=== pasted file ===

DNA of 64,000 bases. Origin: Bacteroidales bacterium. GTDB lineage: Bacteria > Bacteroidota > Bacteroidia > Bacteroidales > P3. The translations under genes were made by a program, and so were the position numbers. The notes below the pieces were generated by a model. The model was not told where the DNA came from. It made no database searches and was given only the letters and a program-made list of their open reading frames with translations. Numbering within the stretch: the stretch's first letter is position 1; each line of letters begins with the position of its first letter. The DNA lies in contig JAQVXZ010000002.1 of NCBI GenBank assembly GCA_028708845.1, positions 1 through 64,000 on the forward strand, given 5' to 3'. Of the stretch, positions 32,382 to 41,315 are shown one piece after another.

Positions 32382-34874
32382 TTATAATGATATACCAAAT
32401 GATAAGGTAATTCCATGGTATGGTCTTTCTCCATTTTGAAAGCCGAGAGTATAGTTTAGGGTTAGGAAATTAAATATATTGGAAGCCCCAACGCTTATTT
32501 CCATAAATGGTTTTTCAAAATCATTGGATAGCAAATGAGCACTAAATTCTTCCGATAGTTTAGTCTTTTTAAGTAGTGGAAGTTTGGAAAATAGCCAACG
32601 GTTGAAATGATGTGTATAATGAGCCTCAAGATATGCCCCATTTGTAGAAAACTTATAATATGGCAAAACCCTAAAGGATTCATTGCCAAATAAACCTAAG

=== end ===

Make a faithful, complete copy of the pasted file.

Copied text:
DNA of 64,000 bases. Origin: Bacteroidales bacterium. GTDB lineage: Bacteria > Bacteroidota > Bacteroidia > Bacteroidales > P3. The translations under genes were made by a program, and so were the position numbers. The notes below the pieces were generated by a model. The model was not told where the DNA came from. It made no database searches and was given only the letters and a program-made list of their open reading frames with translations. Numbering within the stretch: the stretch's first letter is position 1; each line of letters begins with the position of its first letter. The DNA lies in contig JAQVXZ010000002.1 of NCBI GenBank assembly GCA_028708845.1, positions 1 through 64,000 on the forward strand, given 5' to 3'. Of the stretch, positions 32,382 to 41,315 are shown one piece after another.

Positions 32382-34874
32382 TTATAATGATATACCAAAT
32401 GATAAGGTAATTCCATGGTATGGTCTTTCTCCATTTTGAAAGCCGAGAGTATAGTTTAGGGTTAGGAAATTAAATATATTGGAAGCCCCAACGCTTATTT
32501 CCATAAATGGTTTTTCAAAATCATTGGATAGCAAATGAGCACTAAATTCTTCCGATAGTTTAGTCTTTTTAAGTAGTGGAAGTTTGGAAAATAGCCAACG
32601 GTTGAAATGATGTGTATAATGAGCCTCAAGATATGCCCCATTTGTAGAAAACTTATAATATGGCAAAACCCTAAAGGATTCATTGCCAAATAAACCTAAG